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Last updated: February 24. 2013 7:07PM - 192 Views

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NEW YORK — It had to be an accident.


Though hard to imagine now, that was the prevailing theory moments after an explosion rocked the World Trade Center around noon on a chilly Feb. 26, 1993.


The truth – that a cell of Islamic extremists had engineered a car-bomb attack that killed six people, injured more than 1,000 and caused more than a half-billion dollars in damage – “was incomprehensible at the time,” recalled FBI agent John Anticev.


On the eve of the 20-year anniversary of the bombing, Anticev and other current and former law enforcement officials involved in the case reflected on an event that taught them tough lessons about a dire threat from jihadists. That threat, now seared into the city’s psyche because of the Sept. 11, 2001 attacks, felt vague and remote two decades ago.


“In those days, terrorism wasn’t the first reaction,” said former federal prosecutor David Kelley.


The scale of the attack was the first dramatic demonstration that “terrorism is theater and New York is the biggest stage,” said Police Commissioner Raymond Kelly.


A two-time commissioner, Kelly was serving his first stint when the initial report came in to police that there was an apparent transformer explosion at the trade center.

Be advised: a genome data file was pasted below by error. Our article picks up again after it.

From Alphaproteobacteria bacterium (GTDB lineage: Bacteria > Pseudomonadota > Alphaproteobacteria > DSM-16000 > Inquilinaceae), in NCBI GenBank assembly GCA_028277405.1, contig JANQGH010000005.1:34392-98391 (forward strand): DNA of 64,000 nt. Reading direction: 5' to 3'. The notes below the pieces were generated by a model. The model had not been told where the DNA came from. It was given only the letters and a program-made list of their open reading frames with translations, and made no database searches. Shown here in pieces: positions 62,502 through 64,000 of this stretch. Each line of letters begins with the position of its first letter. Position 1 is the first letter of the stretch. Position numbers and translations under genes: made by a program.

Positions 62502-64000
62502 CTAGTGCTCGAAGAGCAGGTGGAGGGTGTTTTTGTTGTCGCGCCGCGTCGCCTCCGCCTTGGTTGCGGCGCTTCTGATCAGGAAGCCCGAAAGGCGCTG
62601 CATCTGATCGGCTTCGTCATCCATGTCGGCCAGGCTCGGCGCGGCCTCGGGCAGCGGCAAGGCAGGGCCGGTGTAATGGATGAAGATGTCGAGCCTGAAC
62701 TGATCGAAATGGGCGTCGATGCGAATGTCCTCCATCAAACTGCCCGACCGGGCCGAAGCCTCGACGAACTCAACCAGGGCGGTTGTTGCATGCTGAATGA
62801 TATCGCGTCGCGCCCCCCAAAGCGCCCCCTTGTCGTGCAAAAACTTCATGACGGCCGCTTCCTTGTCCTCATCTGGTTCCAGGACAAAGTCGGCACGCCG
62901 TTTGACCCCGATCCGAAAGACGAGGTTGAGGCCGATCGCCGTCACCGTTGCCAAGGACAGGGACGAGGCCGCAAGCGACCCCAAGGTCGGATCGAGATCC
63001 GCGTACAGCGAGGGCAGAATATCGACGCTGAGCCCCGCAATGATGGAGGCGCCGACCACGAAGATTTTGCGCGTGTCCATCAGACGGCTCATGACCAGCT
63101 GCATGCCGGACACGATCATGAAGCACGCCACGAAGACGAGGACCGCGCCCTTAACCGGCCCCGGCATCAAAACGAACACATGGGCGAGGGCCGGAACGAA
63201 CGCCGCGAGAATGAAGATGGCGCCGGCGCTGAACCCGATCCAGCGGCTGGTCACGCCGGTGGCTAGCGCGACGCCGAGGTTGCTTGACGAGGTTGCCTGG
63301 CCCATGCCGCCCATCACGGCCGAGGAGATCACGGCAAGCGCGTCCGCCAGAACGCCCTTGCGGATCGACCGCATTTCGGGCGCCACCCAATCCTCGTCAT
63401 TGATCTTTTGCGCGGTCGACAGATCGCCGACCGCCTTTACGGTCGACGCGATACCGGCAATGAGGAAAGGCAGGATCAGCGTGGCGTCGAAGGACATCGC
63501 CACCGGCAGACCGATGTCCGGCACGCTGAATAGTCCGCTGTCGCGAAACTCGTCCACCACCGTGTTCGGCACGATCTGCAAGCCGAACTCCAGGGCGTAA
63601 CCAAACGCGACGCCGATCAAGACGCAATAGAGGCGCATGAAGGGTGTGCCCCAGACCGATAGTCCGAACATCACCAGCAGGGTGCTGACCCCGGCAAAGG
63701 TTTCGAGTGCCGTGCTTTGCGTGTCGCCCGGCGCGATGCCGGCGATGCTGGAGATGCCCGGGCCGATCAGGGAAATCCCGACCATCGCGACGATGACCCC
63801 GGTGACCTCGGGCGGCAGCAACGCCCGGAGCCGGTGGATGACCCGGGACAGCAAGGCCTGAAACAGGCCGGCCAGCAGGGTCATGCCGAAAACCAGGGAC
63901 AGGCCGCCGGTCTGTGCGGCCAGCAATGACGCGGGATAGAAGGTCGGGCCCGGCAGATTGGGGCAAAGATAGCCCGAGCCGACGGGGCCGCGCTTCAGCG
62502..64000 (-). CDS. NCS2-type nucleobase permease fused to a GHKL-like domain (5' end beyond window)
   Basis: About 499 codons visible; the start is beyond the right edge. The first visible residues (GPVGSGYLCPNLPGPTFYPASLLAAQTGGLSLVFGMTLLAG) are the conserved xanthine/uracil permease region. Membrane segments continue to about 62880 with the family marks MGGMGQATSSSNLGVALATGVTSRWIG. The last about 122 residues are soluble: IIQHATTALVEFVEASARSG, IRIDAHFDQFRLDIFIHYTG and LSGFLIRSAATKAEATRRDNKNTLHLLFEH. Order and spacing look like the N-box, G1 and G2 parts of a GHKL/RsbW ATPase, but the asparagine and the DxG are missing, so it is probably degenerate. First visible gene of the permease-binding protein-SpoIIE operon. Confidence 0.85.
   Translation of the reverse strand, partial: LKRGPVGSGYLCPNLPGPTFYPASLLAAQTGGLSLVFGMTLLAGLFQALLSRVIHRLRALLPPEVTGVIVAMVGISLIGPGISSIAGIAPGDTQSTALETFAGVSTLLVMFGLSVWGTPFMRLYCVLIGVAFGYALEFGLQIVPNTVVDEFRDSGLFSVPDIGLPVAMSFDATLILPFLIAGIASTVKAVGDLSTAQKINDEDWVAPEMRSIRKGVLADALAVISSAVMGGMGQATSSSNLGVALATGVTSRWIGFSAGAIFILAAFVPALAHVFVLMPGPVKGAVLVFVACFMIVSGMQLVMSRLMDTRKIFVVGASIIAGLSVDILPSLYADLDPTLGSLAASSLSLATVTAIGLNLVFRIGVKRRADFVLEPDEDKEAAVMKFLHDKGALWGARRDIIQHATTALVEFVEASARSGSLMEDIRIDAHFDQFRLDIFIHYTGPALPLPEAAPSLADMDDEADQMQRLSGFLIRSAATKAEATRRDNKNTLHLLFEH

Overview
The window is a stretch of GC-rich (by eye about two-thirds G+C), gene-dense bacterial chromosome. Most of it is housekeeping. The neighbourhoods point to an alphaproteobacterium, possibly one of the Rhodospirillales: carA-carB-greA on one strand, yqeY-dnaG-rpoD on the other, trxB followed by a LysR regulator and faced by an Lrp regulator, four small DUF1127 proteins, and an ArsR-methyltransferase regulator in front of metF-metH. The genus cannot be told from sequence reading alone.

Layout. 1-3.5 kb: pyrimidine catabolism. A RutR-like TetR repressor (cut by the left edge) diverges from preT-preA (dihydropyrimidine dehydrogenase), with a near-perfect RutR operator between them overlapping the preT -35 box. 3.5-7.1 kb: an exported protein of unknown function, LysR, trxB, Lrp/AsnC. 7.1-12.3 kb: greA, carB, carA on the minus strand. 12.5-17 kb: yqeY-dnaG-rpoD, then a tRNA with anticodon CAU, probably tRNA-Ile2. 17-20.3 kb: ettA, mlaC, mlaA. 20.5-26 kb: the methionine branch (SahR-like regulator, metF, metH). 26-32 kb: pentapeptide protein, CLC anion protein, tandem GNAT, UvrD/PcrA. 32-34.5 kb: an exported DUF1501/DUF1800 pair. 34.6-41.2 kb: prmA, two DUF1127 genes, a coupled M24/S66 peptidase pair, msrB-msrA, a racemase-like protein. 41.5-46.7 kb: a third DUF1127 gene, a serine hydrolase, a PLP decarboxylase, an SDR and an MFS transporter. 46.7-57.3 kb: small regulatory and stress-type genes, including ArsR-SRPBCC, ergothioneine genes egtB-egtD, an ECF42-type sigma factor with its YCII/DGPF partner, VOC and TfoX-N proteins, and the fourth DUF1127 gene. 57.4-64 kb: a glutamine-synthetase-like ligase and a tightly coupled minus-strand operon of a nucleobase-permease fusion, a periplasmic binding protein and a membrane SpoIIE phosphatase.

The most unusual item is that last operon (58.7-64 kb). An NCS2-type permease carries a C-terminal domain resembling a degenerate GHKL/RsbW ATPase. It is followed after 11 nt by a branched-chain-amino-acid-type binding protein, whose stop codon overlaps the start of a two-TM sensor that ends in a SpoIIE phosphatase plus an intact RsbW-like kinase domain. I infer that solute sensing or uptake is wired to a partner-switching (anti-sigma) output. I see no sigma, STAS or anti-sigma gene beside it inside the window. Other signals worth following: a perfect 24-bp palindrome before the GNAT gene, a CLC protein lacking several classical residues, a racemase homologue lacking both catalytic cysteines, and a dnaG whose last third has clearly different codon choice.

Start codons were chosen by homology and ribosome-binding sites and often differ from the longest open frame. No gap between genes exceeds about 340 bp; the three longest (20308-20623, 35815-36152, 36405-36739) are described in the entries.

Kelly raced to the scene, where the bomb planted in a parked Ryder van had left a crater half the size of a football field in the trade center garage. For the first time since it opened in 1973, the trade center stood in the darkness that night.


In hindsight, Anticev believes agents were “too Western” in their attempts to neutralize the budding terrorists before they struck.


He described using tough interrogation tactics that would have spooked ordinary criminals – obtaining subpoenas and bringing them in for questioning in rooms where they purposely displayed surveillance photos of them on the wall.


“We thought they would be chilled by that experience,” he said. “But it was like water off a duck’s back. That did not scare them at all. They just did it anyway. ... That was a big lesson.”


Kelly believes because the suspects were quickly rounded up, in some circles they “were written off as this inept group of zealots,” Kelly said. “It was not seen as the global conspiracy it turned out to be.”


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